Why Sunday School Sucks

All this week, as part of Patheos’s “Passing on the Faith” series, I’m writing about how the church should — and should not — educate our children about Christianity. Today, I excerpt an excellent post from Beliefs of the Heart:

Several years ago I met with a woman distraught by her son’s rejection of Christianity.

She said, “I did everything I could to raise him right. I taught him to be like the ‘heroes of faith,’ with the faithfulness of Abraham, the goodness of Joseph, the pure heart of David, and the obedience of Esther.”

She wondered why he rejected Christianity.

I wondered why it took him so long.

Here is how we destroy the gospel message

Look at almost any Sunday school curriculum. You’ll find:

Abraham was faithful, and God made him the father of a nation. So be faithful like Abraham.

Joseph was a good little boy (unlike his “bad” brothers), and God made him Prime Minister of Egypt. So be good like Joseph.

David had a pure heart (unlike his brothers), and God made him King of Israel. So have a pure heart like David.

Esther was an obedient girl. God made her Queen of Persia and she saved God’s people. So be obedient like Esther.

Finally, if we fail to be good, Jesus will forgive us (a “P.S.” tacked onto the end).

What’s so bad about these Sunday school lessons?

Nothing really. Except that they lie about God, they lie about these “heroes of the faith,” they lie about the Bible, and they lie about the gospel. Apart from that, they are pretty good. Oh, they also create “younger brother” rebels and “older brother” Pharisees.

Is the gospel our central theme, or is it a “PS” tacked onto the end?

Read the rest: I Wonder If Sunday School Is Destroying Our Kids – Beliefs of the Heart.

I couldn’t agree more. In fact, it’s a theme that’s addressed by Rachel Held Evans in the new Animate: Bible resource that I developed.

Have you tried something different with Sunday School? Or have you canceled Sunday School altogether? I did both. I’ll write about it on Friday.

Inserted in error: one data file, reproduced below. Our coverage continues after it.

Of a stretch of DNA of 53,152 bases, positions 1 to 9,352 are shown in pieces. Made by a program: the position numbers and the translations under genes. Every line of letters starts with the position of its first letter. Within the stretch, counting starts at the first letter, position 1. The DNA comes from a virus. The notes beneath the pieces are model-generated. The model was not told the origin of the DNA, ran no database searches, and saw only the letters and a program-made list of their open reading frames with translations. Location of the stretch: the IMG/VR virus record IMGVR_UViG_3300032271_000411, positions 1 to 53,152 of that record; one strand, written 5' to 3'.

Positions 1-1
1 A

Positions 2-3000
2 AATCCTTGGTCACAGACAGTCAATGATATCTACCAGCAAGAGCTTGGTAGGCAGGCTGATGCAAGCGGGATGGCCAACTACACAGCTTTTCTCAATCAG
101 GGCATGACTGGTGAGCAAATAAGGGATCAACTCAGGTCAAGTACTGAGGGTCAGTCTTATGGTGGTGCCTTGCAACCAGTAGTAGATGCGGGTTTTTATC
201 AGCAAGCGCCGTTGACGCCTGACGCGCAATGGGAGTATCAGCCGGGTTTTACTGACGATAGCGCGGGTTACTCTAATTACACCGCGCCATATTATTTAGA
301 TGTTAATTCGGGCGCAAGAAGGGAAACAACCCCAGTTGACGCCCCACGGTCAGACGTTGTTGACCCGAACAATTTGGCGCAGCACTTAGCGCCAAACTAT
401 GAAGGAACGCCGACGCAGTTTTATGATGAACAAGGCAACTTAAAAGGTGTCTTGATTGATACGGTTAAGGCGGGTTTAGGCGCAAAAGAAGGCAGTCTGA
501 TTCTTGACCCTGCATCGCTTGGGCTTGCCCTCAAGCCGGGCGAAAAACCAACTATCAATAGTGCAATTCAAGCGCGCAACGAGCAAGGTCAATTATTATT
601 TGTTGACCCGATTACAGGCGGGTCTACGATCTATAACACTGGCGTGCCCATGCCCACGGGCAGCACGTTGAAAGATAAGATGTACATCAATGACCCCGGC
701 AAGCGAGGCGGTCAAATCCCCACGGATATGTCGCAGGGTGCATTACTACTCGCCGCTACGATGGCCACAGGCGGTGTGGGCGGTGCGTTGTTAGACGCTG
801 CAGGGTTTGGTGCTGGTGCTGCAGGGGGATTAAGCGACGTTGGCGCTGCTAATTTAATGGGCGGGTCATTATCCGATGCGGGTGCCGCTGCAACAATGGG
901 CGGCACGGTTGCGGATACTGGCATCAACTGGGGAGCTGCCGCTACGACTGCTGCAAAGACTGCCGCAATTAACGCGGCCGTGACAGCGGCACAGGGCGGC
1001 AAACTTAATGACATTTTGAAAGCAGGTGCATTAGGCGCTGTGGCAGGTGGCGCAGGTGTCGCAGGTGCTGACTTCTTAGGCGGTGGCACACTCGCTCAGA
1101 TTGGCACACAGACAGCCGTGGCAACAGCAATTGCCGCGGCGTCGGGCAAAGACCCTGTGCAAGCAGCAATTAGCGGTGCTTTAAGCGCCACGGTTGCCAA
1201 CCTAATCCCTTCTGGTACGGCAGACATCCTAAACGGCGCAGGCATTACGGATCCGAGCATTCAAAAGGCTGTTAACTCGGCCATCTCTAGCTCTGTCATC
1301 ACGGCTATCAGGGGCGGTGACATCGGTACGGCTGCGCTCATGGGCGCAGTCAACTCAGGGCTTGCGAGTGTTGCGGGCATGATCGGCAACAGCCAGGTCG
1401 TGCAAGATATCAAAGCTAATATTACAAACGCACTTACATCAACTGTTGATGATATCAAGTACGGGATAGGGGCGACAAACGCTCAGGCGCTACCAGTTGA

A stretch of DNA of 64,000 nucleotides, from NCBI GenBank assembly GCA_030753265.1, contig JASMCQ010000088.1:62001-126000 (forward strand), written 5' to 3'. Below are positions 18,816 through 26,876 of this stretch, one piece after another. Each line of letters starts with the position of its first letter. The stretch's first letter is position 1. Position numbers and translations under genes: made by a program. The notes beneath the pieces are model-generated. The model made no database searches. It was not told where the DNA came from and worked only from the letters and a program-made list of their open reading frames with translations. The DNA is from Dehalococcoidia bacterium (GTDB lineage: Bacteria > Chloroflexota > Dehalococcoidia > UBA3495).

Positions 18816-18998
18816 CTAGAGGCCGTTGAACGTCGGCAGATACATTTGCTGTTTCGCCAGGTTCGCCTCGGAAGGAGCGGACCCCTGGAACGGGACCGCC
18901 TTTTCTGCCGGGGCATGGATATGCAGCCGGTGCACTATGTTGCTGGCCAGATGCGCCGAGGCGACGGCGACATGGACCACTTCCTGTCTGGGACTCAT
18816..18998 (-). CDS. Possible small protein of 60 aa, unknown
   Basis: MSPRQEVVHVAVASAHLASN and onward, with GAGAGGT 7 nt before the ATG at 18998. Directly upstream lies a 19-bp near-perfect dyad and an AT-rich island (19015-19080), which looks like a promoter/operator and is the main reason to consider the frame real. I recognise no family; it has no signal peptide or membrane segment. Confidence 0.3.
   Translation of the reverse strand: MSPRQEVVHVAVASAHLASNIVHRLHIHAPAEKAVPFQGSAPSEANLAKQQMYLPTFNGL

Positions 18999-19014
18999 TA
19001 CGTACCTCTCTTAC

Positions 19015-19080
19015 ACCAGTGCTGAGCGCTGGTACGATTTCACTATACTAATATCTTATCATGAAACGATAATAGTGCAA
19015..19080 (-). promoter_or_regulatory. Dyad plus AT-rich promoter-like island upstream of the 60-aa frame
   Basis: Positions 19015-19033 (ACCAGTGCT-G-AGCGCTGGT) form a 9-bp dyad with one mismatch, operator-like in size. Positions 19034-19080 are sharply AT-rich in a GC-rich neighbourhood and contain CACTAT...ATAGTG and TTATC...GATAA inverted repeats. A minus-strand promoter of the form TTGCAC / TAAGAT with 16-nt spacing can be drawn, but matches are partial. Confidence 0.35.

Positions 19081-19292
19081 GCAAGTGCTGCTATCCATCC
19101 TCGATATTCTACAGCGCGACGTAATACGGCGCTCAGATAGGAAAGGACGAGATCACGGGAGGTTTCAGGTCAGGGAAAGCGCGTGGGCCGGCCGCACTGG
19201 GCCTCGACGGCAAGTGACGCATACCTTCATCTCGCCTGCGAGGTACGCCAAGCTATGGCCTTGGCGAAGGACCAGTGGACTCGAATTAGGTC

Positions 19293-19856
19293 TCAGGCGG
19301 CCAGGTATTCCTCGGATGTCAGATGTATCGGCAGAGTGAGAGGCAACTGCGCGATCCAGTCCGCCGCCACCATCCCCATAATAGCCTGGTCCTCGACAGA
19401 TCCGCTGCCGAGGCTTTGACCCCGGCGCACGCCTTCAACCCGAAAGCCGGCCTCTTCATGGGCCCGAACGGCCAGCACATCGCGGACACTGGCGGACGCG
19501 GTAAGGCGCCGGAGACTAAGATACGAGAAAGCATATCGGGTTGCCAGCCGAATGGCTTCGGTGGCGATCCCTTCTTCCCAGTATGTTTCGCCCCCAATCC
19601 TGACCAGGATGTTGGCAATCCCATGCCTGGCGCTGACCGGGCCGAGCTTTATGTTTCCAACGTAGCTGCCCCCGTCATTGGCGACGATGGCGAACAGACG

Postmoderns Have Nothing To Teach Our Children (and other fables)

Your Favorite Blogger with Courtney, kids, and cousins.

I just got back from a week at a dude ranch in Colorado. It was a celebration of my mom’s 70th birthday, and we gathered 17 Joneses of three generations for a week of horseback riding, whitewater rafting, and eating lots and lots of beef. It was the perfect family vacation (and I’ll post about it more in days to come, including my victory in barrel racing at the culminating rodeo).

I’ve got two brothers, each with a spouse and kids. As in many families, we were raised in the same faith (centrist Protestant), but we’ve gone our separate ways somewhat. Each couple is raising their kids differently, which causes interesting conversations when we get together at times like this.

One of the things that my nieces are particularly interested in is talking about God, especially with a theologian. One of my nieces attended Young Life camp earlier in the summer, so she was particularly keen on talking to me about God and Jesus and faith. She and I chatted a bit, and later she told my mom, “After talking to Uncle Tony, now I’m totally confused.”

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Christians Loving Witches

That’s what Pastor Phil Wyman and his small congregation have been trying to do for years in Salem, Massachusetts. I’ve been to his church, The Gathering. It’s right on main street, surrounded by New Age shops, palm readers, and other storefronts with pagan and occult paraphernalia. The Gathering meets in The Vault, a former bank on that street.

Phil is out there. In fact, he’s so out there that he was kicked out of the Four Square, a pretty out-there denomination. But he has persisted, participating in Halloween and other pagan festivals in Salem, and also going to Burning Man and Rainbow Gatherings with a Christian witness.

Now The Gathering is in trouble. They need to raise $50,000 right away to stay in their building and maintain that witness in Salem. You can donate here, and you can see their video request below:

The Theological Left Is Rising

This will come as no surprise to readers of this blog, but it’s time to be bullish about the future of progressive Christianity (aka, Incarnational Christians). According to a new survey conducted by the Public Religion Research Institute and the Brookings Institution, the proportion of religious conservatives in the United States is shrinking with each successive generation, and close to 20 percent of Americans today are religious progressives.

In American, conservative theology is waning, progressive theology is waxing.

Here’s what it currently looks like:

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